The corporal said many at the lower levels feel betrayed because they were not asked for input.

    “The only reason they did it to him was because the BLT took most of the credit,” the corporal said. “In the lower enlisted, everybody thinks Colonel McKenzie did it because he wants to pick up general and he was embarrassed.

    “Lt. Col. Khan was the best battalion commander we’ve ever had.”

    A rising star

    By most accounts, Khan was one of the Corps’ up-and-coming officers.

    Born in Pakistan, Khan and his family immigrated to Connecticut in 1972, moving through Afghanistan. Khan, a Muslim, served in Pakistan and Afghanistan during earlier phases of Operation Enduring Freedom as a Foreign Area Officer.

    While there, Khan worked for the U.S. Embassy in Islamabad, Pakistan, helping orchestrate the United States’ efforts in the region. Khan was nominated for a Bronze Star with combat “V” for his work, though the award was never approved.

    His tour as a battalion commander seemed destined for success as well. Commanding troops in combat carries a lot of weight within the Corps, especially among boards vetting Marines for promotion or command.

    Likewise, relief of command can be devastating.

    “It’s a career ender, sure,” said Khan, who has been moved to a position on the 2nd Marine Division staff. “You just move on.”

    Khan said he still considers the mission to Afghanistan a success.

    “I could not be prouder of the Marines and sailors of BLT 1/6,” he said in an e-mailed statement. “In Afghanistan, they fought bravely and acquitted themselves with great honor — their results speak for themselves.

    “Most of my Marines did not shower for three months and very rarely did they eat hot meals. They traveled over 3,000 miles in finding, fixing and finishing the enemy. In the words of Lieutenant General [David] Barno, the senior commander in Afghanistan, our Marines and sailors achieved more success than any other unit since the war began. We fought the enemy in the most inhospitable terrain, and the enemy will remember BLT 1/6 for a long time to come.”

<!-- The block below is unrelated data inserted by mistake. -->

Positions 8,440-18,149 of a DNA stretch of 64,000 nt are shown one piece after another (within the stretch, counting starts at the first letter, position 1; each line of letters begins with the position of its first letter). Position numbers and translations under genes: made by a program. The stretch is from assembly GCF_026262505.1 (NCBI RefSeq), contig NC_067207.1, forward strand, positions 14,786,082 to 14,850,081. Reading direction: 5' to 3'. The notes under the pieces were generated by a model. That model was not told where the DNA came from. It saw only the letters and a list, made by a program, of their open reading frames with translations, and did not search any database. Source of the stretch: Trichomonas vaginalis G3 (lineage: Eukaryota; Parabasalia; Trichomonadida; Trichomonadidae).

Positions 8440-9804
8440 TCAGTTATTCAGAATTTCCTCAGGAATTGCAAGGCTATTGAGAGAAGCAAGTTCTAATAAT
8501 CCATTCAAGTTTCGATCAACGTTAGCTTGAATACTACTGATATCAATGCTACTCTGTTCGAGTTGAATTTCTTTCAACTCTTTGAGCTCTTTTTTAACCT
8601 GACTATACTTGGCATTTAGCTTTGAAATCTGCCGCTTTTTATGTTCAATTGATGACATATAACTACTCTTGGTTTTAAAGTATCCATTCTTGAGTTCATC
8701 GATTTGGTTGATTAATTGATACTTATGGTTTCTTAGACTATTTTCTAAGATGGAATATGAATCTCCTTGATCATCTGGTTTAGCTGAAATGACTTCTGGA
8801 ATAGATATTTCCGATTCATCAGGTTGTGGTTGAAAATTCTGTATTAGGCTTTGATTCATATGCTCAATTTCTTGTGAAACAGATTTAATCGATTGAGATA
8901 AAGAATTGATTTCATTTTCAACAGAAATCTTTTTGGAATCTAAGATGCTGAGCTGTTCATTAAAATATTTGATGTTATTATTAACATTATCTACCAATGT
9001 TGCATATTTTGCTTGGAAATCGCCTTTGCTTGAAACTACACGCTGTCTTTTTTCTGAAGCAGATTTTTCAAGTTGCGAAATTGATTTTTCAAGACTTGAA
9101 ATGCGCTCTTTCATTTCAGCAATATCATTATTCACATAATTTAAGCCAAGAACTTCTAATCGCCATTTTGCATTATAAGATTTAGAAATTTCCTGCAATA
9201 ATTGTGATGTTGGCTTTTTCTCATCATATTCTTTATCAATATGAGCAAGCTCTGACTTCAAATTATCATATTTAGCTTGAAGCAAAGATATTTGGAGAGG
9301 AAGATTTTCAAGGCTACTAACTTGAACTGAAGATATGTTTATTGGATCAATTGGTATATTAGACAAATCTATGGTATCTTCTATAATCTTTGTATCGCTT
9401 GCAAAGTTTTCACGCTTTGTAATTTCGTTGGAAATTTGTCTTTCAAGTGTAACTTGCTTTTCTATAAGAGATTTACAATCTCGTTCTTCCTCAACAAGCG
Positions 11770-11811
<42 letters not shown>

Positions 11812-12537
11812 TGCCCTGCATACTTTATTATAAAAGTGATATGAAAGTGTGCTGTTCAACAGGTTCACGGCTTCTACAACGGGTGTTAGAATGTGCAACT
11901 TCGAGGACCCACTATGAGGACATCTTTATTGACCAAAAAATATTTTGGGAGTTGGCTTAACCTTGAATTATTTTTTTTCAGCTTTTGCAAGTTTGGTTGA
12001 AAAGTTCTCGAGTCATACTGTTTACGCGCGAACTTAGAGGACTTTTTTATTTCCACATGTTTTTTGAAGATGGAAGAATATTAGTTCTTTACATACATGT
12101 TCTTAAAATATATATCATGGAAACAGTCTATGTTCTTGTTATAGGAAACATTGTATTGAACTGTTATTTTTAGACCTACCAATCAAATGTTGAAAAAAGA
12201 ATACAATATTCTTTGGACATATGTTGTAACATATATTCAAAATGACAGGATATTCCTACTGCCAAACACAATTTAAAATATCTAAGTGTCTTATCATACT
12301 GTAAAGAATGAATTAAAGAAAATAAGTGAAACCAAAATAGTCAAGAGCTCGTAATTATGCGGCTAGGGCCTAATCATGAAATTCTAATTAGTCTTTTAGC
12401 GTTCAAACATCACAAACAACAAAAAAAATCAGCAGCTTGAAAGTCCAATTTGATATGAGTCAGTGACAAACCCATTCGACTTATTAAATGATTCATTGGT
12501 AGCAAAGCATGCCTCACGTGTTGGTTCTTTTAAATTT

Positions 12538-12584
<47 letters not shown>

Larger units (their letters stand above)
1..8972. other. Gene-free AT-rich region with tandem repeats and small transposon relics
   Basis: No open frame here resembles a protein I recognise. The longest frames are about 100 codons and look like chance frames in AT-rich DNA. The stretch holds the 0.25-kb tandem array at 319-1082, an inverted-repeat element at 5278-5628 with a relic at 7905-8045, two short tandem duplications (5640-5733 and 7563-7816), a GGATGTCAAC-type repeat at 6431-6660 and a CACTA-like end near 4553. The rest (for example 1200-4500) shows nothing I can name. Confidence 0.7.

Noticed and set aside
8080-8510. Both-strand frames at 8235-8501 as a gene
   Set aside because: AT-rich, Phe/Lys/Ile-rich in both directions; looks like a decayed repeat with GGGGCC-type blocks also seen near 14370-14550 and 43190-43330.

Marine officials said there is no formal appeals process for the administrative decision, although Khan could request mast to Amos in the hope that the general will intervene.

    Some observers hope Khan doesn’t go down without a fight, saying that the whole issue stems from the embarrassment the command suffered and a conflict of personalities at the top. Rather than giving Khan a negative fitness report or pushing for a change of command, they say McKenzie fired him while he had the chance.

    “There has been a grave injustice done here in his relief,” said a retired Marine colonel familiar with the situation. “I have heard what the allegations were about command climate and his alleged handling of subordinates. I can tell you, if you have ever been in combat, there is a time and place to be gruff.

    “If Asad was gruff with his subordinates, it was to keep them alive and accomplish the mission.”

    McKenzie said he appreciates the situation the junior Marines find themselves in.

    “There is almost certainly a perception that they don’t know what happened,” McKenzie said. “And they don’t know what happened.”

    However, the corporal was unmoved by McKenzie’s comments.

    “The Marine NCOs want to be heard, but during this investigation we have not been heard at all,” he said. “So give us a voice, and let us run the battalion as we should. He [Khan] gave us the skills and opportunity.”

    He said Khan is the kind of officer every Marine wants, the kind who leads the charge up the hill — which he did in a number of missions overseas.

    “He’s a man of action,” the corporal said. “He just doesn’t freakin’ sit there on his hands. Maybe that’s the problem.”

    BLT 1/6 is under the command of Maj. Edward T. DeWald, a 1990 graduate of the Naval Academy at Annapolis, Md., and Khan’s former battalion executive officer.

    Khan said he has no plans to request mast or put in retirement papers and hopes his skills will be of use to the Marine Corps.

    “I trust that our senior leadership will resolve this matter in a manner that allows me to continue using my unique background and skills in serving our country in fighting against those that seek to do us harm.”

    C. Mark Brinkley is the Jacksonville, N.C., bureau chief for Marine Corps Times. He can be reached at (910) 455-8354 or via e-mail at